Junior Faculty Teaching Fellow Spotlight: Anand Vivek Taneja
Anand Vivek Taneja
I am an anthropologist of religion, and I work on new religious forms and inter-religious relations in modern South Asia. My book, Jinnealogy: Time, Islam, and Ecology in the Medieval Ruins of Delhi, focuses on the ritual practices, dream-lives and modes of healing and sociality shared by Hindu and Muslim communities in contemporary Delhi’s medieval ruins, where Islamic spirits known as jinn are venerated as saints. I explore how these theologically novel saint-shrines emerge in a complex landscape of erasures and altered temporalities inaugurated by the Partition of India, and the massive ecological shifts and legal enchantments inaugurated by the post-colonial State, but also represent a continuing dialogue with the subaltern memory of Sufi ethics shared across conventional religious divides. At Vanderbilt, I teach courses on the Sacred and the Secular, Modern Islam, Islam in South Asia, and Religion and Film in India.
My inspiration to become a teacher began when I was an undergraduate. For six years before starting graduate school at Columbia University, I used to work as a Docent on weekends, leading walks around Delhi’s monuments and ruins, sharing the history, stories and traditions of Delhi’s medieval past with a diverse range of people, foreign students, tenured professors, children living in slums, salaried professionals. Through this experience, I learnt many lessons about teaching, such as the value of approachability, interactivity, enthusiasm and engaging narrative in conveying the complex histories of a place. I also learnt the advantage of the immersion in a visual, material, and tactile sensorium in making abstract philosophical ideas and dry historical facts “come alive”. When teaching in a university classroom in Nashville, it is hard to recreate the same immersion. So I find myself experimenting with different methods for making the worlds of South Asia and Islam, experientially distant for most of my students, come alive and become meaningful to them.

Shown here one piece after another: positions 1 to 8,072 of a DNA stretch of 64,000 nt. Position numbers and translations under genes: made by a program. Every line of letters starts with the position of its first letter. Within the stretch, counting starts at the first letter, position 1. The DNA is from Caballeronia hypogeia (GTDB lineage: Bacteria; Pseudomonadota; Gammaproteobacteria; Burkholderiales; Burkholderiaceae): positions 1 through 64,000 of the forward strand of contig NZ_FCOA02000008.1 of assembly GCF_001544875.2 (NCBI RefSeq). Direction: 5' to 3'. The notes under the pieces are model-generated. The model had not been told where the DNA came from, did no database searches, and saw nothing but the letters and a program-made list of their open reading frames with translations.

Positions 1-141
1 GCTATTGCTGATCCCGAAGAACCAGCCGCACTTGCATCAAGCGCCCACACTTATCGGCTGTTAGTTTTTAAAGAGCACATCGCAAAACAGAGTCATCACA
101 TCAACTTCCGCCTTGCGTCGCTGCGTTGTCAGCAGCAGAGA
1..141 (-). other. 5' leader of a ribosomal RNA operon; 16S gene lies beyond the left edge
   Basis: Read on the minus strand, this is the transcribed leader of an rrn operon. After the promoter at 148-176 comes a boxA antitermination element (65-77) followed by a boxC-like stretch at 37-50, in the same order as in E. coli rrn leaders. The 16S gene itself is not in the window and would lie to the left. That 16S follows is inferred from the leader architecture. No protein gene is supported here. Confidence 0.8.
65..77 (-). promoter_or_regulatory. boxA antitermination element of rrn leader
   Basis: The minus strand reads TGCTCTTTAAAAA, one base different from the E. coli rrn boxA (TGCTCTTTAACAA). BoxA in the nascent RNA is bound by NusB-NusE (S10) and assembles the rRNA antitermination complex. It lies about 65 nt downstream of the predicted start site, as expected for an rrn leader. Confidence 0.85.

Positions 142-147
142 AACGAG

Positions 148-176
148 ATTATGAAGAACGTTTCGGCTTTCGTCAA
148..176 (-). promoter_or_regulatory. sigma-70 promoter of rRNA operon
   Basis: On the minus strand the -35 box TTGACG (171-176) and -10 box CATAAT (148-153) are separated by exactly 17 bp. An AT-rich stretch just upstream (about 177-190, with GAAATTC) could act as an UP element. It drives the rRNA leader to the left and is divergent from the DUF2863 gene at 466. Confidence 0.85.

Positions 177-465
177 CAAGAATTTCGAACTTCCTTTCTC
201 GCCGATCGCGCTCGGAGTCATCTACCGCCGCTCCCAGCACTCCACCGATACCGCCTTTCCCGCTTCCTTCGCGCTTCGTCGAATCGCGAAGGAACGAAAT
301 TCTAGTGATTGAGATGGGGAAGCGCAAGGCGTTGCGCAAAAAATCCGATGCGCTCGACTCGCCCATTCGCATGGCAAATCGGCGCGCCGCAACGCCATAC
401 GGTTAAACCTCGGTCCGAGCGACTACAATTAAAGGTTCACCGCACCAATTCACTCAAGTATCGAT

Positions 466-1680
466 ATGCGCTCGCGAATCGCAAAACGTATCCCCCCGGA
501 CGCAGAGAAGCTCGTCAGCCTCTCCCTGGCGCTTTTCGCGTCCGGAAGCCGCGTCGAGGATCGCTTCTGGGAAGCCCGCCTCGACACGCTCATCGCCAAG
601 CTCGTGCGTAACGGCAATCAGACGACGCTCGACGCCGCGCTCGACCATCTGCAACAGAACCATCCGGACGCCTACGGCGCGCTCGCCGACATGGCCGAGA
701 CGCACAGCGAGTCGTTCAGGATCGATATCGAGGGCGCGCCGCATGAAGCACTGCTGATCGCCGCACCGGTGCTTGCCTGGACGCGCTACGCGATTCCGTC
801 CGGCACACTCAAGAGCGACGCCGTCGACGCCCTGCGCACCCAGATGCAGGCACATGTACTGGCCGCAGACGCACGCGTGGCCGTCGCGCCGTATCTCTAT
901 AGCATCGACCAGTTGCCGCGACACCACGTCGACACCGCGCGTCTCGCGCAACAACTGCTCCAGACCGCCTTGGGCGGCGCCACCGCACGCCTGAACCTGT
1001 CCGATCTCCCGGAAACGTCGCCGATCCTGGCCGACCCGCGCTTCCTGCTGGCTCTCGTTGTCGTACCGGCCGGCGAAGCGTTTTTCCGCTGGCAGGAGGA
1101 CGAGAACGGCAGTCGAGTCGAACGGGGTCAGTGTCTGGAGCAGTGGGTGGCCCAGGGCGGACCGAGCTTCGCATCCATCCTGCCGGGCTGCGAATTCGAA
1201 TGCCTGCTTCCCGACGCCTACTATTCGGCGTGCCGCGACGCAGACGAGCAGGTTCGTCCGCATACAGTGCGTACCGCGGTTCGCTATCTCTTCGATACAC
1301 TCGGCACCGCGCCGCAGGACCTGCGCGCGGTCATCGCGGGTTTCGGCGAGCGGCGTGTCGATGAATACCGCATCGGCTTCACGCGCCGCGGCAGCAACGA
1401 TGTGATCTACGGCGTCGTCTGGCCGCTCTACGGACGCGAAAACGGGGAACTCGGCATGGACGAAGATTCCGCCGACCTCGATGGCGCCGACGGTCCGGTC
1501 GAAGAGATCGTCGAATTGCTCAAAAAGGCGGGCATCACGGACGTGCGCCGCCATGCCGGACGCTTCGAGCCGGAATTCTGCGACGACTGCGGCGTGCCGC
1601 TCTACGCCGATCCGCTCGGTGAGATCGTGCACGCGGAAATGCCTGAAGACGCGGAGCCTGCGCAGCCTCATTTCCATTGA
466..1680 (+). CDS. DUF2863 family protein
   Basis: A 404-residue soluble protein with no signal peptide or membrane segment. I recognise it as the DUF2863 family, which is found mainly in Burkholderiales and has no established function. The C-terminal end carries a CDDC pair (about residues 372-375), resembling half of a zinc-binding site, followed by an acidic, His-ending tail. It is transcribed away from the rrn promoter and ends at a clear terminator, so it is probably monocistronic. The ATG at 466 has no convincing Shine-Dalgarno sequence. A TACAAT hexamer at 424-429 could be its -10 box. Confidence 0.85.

For my class on Modern Islam, which I taught for the first time this past semester (Spring 2015), I arranged for a series of films to be screened weekly in the library, in parallel with the themes and topics we were reading and discussing in class. Students were graded on the short papers they wrote in response to the films. This assignment made them watch the films while simultaneously thinking about the texts they were reading in class, and led to them being highly engaged and enthusiastic in subsequent class discussions. As my teaching career progresses, I want to learn and refine more such techniques and strategies of setting up dialogues between often abstract classroom material and the visceral worlds of film, literature, and (as an anthropologist) human interaction.
As I progress in my teaching career, I also want to push students towards a ‘rigorous eclecticism’ in their independent work. For my own research, I combine ethnographic research and oral history with work in government archives, readings of Urdu literature (poetry, hagiographies, antiquarian texts), and even Bombay cinema. This diversity of sources comes from a keen awareness of the interconnectedness of affect, religious forms, history, and the state, and a desire to pursue connections beyond the boundaries usually imposed by disciplines. As a teacher, I want to encourage a similar eclecticism in student work, in terms of both sources and disciplinary forms, but always tempered with rigor.